WALNUT, Ia. — Gene Larsen comes to a halt. He lingers just inside the doorway of a silent, dim classroom. His distant gaze suggests a reverie in which he’s the only one who sees and hears some bygone bustle.
“This is the room I was in when Kennedy was killed,” says Larsen, surrounded on this day by a gaggle of his neighbors as well as a handful of officials from out of town. Everybody is intent on seeing this space reborn to become more than a crumbling shrine to childhood memories.
Larsen, 65, is the mayor. Walnut’s school shut its doors in May after 144 years of proudly supporting its own district.
It’s almost as if a question hovers in the air: Should Walnut and other rural communities still hold out hope for revival despite decades of social and economic erosion? Or could vacant buildings such as this help spark a turnaround similar to what we’ve witnessed in the last 20 years in urban downtowns such as Des Moines?
This 77,000 square feet lines a prominent stretch of the “Antique City Drive” that leads south of Interstate 80 into a business district dominated by the secondhand shops that lent this town of fewer than 800 residents its oversized tourism identity.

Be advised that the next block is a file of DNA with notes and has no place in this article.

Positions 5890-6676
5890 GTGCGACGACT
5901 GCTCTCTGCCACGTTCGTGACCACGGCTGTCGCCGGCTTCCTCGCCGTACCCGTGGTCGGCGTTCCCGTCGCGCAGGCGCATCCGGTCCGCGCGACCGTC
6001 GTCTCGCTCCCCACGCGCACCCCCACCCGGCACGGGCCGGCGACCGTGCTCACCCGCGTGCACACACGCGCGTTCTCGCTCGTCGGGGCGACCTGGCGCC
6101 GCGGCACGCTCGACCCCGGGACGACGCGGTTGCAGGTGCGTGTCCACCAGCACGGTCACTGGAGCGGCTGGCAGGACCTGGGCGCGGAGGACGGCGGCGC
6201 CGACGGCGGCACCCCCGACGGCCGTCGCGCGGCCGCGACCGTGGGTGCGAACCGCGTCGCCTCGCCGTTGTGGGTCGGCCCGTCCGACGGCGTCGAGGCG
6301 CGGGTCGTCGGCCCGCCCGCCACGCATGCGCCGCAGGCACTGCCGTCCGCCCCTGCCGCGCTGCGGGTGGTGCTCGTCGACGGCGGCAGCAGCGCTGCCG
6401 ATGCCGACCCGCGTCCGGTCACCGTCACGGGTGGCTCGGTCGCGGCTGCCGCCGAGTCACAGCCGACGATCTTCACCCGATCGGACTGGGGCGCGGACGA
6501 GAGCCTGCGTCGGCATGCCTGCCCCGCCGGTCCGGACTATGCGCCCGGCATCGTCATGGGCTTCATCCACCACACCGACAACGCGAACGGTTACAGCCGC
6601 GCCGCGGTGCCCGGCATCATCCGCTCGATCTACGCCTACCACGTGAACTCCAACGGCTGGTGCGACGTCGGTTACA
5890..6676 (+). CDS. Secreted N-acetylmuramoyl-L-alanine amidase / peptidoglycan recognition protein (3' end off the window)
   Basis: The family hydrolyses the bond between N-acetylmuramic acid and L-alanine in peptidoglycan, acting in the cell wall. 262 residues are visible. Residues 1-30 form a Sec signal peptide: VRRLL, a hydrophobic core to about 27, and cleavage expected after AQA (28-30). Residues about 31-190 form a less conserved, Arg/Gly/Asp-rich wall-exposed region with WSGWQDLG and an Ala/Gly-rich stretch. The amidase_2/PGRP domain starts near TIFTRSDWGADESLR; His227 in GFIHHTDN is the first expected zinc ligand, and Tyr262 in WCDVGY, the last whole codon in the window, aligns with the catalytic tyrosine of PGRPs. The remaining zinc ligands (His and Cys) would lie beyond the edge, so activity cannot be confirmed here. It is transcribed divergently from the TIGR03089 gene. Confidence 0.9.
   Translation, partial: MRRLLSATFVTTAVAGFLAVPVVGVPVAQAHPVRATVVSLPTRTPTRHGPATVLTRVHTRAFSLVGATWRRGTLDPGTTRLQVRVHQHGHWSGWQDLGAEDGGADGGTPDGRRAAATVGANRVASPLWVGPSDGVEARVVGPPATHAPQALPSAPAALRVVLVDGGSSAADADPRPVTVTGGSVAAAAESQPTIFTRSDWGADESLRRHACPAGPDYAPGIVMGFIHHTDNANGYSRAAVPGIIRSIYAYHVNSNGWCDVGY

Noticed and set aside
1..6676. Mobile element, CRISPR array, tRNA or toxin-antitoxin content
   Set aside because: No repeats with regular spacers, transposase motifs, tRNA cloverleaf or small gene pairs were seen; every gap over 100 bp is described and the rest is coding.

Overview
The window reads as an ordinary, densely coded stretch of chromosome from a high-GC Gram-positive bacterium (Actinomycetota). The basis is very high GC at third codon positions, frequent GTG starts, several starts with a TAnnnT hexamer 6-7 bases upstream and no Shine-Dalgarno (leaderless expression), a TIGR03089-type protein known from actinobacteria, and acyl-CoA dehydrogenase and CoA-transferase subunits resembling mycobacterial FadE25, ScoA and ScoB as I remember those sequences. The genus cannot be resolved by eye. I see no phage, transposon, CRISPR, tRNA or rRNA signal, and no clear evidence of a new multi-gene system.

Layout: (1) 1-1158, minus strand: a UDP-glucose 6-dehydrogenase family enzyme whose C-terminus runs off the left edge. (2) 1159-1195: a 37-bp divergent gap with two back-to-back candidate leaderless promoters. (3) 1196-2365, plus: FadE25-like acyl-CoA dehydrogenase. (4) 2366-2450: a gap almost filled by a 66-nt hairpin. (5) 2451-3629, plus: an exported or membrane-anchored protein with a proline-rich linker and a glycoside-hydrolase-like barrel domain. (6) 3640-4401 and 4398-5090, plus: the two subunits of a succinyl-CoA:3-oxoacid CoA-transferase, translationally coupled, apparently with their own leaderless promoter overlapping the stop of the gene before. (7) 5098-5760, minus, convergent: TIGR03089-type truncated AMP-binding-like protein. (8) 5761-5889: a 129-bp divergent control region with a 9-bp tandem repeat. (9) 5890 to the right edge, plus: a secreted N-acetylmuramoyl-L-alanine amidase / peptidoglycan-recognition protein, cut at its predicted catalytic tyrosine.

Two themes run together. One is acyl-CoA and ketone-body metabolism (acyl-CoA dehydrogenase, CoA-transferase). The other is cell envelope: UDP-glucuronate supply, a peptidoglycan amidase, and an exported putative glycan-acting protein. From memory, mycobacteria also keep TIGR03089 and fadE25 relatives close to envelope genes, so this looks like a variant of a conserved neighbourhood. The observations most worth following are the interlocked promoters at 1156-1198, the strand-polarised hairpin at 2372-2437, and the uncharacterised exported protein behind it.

What at first glance might look to outsiders like derelict property threatening to become an eyesore, in many towns often is a beloved (if not bittersweet) landmark for local residents whose lives have played out in and around them.
“We just can’t ignore this,” Larsen says.
The mayor’s resolve may seem futile considering his school’s only current resident is a dead bird plopped on the hardwood floor next to a cold radiator.
But there’s also a fresh groundswell of support eager to help him.
One of the familiar characters walking down memory lane with the mayor is Zach Mannheimer, 38, the arts and culture evangelist from New York who nearly a decade ago scoured the nation for up-and-coming cities and chose Des Moines as his new entrepreneurial playground.
His flagship became a downtown centerpiece known as Des Moines Social Club, a mixed-use urban magnet overseen by a nonprofit that now houses arts groups, a basement bar/music venue, black-box theater, coffee shop, restaurant and other components…
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